ENNIS, TX — Some people just look like football players. We’ve all seen them. They’re hard to miss. These giants of the gridiron are blessed with a dominance that’s both physical and mental. Coach Kerry Jenkins is one of these gentle giants. Towering above his peers, it doesn’t havoc on the opposition. Fellow coach Dondre Johnson shares Kerry’s attributes and United States Marine Corps.
Kerry and Dondre are joined by a common purpose — one serves as president and Kerry as vice president.
are their equals when it comes to heart. “It was really an easy Dondre tells much the same story. “We used to see all the little kids out at football practice,” he recalled, “but we noticed that none from the neighborhood we grew up in were out there.” The men weren’t sure whether no one was willing to coach those kids or if they just didn’t have the transportation to get there. “There was no way I was going to let them miss out on the opportunity if I could do something about it,” Dondre added.
Soon Kerry and Dondre, along with fellow coaches Jack Alvarez, Jerry Mason, Everett Green and Terrance McAdams, set out on a task greater than teaching the fundamentals of a game they all love. “If a young kid comes to me and has
the drive to improve, there’s no way I’m going to tell him he can’t just because his parents can’t afford a pair of shoes or a football helmet,” Kerry enthused.
As a result, fundraising became a skill Kerry and Dondre would need to acquire. Judging from the results, it’s one they have to learn was the process of establishing a out. “After that, the people of Ennis really took care of the rest. We have been given so much by so many. So many people gave whatever they could.”
Once coaches were in place and athletes were equipped, success followed. philosophy, Dondre and Kerry’s teams have celebrated three Ellis County Super Bowl wins. The team trophy case also includes two USA Football state titles. The kids have had three undefeated seasons, in one of which they didn’t allow a single point. “All the trophies are great, but that’s not what keeps me coming out,” Kerry admitted. “Sometimes I think about what these kids would be doing
if they weren’t out here with me and Dondre playing football. And I don’t have to think long. They would probably be getting into trouble.”
“Growing up, I saw too many kids get into trouble just because they didn’t have anything better to do,” Dondre added. “I guess our mission is to give them that ‘special something’ many of them are missing.”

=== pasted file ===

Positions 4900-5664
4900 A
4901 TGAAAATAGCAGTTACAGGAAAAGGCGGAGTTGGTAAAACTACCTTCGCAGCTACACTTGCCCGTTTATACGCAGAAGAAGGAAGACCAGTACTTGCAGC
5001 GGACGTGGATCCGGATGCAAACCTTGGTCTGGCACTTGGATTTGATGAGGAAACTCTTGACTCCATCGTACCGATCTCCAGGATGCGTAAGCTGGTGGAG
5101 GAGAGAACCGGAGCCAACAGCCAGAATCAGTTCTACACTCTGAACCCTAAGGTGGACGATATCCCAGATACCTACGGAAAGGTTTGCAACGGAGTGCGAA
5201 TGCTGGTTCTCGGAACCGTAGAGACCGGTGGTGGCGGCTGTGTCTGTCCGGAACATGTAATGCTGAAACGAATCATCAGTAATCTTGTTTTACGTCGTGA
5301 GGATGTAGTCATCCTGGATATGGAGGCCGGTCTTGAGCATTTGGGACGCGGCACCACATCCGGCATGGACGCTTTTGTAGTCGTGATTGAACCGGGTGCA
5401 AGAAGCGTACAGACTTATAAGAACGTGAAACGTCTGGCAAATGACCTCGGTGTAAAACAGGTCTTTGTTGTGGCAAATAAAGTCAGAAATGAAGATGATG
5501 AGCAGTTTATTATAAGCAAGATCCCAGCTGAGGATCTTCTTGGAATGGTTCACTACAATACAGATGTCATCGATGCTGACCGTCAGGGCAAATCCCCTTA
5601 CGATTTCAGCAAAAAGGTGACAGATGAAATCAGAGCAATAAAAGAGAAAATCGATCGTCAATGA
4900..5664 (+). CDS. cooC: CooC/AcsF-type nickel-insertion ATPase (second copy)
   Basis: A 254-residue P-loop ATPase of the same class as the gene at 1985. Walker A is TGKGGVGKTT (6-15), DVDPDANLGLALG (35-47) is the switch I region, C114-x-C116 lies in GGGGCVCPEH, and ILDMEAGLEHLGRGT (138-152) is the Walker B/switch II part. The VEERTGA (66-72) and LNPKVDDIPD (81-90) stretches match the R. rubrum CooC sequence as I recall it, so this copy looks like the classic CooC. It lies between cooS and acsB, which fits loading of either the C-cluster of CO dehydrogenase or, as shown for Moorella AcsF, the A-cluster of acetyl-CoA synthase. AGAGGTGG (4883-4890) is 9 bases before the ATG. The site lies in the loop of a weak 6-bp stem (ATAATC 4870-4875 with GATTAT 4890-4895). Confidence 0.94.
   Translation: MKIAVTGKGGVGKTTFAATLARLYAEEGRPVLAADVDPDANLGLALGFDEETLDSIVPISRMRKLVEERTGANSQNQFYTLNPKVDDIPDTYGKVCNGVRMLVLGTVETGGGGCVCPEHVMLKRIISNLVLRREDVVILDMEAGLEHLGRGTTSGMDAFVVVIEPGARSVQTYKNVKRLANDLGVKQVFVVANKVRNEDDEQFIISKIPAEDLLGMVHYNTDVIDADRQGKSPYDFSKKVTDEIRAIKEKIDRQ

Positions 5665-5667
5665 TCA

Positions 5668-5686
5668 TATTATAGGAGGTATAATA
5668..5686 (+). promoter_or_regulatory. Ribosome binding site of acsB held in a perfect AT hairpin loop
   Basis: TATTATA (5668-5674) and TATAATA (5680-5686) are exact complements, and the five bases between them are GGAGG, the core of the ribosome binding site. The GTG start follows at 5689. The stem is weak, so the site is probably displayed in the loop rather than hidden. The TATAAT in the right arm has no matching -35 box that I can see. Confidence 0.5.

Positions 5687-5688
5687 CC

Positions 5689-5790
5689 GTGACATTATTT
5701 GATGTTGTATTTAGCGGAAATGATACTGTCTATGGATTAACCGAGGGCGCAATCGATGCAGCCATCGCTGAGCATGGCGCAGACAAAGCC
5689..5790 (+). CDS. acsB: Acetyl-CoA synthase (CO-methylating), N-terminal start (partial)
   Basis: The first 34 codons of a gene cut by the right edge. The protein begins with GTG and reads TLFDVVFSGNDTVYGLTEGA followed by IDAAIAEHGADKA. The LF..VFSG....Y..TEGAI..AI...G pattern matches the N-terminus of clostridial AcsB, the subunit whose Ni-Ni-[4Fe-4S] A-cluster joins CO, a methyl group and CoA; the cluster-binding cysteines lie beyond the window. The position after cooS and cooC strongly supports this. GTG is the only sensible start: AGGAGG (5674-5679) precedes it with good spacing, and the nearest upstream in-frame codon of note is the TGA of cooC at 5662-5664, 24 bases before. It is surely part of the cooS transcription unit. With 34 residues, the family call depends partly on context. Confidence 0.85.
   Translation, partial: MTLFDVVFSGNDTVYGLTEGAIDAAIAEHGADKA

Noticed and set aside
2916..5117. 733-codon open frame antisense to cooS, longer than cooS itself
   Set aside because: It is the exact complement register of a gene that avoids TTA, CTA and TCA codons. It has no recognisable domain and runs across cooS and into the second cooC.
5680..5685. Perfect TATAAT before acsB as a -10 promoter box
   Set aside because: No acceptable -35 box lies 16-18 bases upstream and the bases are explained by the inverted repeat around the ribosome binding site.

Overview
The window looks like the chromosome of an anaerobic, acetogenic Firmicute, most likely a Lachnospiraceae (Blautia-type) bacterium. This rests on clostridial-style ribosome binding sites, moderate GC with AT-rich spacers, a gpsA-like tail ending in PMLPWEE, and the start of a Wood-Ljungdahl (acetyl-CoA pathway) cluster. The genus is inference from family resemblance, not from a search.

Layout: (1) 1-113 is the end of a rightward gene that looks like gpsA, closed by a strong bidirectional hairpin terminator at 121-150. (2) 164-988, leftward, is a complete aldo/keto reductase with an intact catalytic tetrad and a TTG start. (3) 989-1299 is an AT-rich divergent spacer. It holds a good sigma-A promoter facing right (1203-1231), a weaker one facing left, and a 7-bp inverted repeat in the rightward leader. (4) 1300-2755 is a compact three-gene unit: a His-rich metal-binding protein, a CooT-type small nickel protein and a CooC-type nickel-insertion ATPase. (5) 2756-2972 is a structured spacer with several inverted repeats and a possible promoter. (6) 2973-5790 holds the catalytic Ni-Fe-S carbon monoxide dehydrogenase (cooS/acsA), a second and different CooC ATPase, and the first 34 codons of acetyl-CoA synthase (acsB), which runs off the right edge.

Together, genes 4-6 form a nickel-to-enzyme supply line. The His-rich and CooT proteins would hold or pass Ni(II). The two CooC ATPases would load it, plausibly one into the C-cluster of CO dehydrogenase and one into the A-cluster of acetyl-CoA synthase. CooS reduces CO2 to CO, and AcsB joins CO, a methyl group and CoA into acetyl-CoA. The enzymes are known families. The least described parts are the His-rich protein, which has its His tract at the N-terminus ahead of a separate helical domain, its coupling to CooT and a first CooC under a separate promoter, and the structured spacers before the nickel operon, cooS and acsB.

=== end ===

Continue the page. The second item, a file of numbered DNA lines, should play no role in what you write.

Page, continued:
With such a lofty mission, it’s no surprise Kerry and Dondre expanded beyond football. “After football season was over, we began to hang out with the kids shooting hoops,” Dondre said. “But if we’re going to be doing that, it only made sense to take it up a notch and give it a purpose.”
With the formation of a proper team, Kerry and Dondre’s prote?ge?s were competing and dominating other youth basketball teams in the area just as they support and help from the community came rolling in.
The work doesn’t end with the school year either. As summer begins, the kids under Kerry and Dondre’s athletic care are running track. “Summer is our most important time,” Kerry observed. “Even good kids get into stuff when they have too much free time on their hands. We get them off the streets and run some of their energy off.”
Bolstered by their success in other sports, the kids continue to succeed even as the weather gets hot. The varsity team at Ennis High School is chock full of the sport from Kerry and Dondre. Last season, one earned a spot on the varsity team as a freshman, easily keeping up with kids far more advanced. So far, 21
of the young people they’ve coached have gone on to win state titles. The coaches attribute their success to their adherence to the four D’s: discipline, desire, dedication and determination.
But while their trophy collection expands, Kerry and Dondre know what really matters. “It would be easy to count up all the trophies and titles,” Kerry
said, “but it’s what we can’t count that’s important. How many kids did we help keep out of jail? How many kids did we teach to respect their mothers? I may never really know, but I know we did our part and that we tried.”
Winning games isn’t all that motivates the two coaches. It’s the simple things that keep them coming back. Neither has a child in the program they’ve worked so hard to develop. But as Kerry and Dondre roam the side lines, encouraging their young charges, it’s evident they take as much pride in the budding athletes as they would if they were their own children. And it’s a bond that’s reciprocated.
“Every time I go to the grocery store,” Kerry explained, “I run into one of the kids. When I see their eyes light up, and they run up to tell me about their grades or whatever, I’m reminded why Dondre and I do it, and it’s all worth it.”
Written by Rick Herron.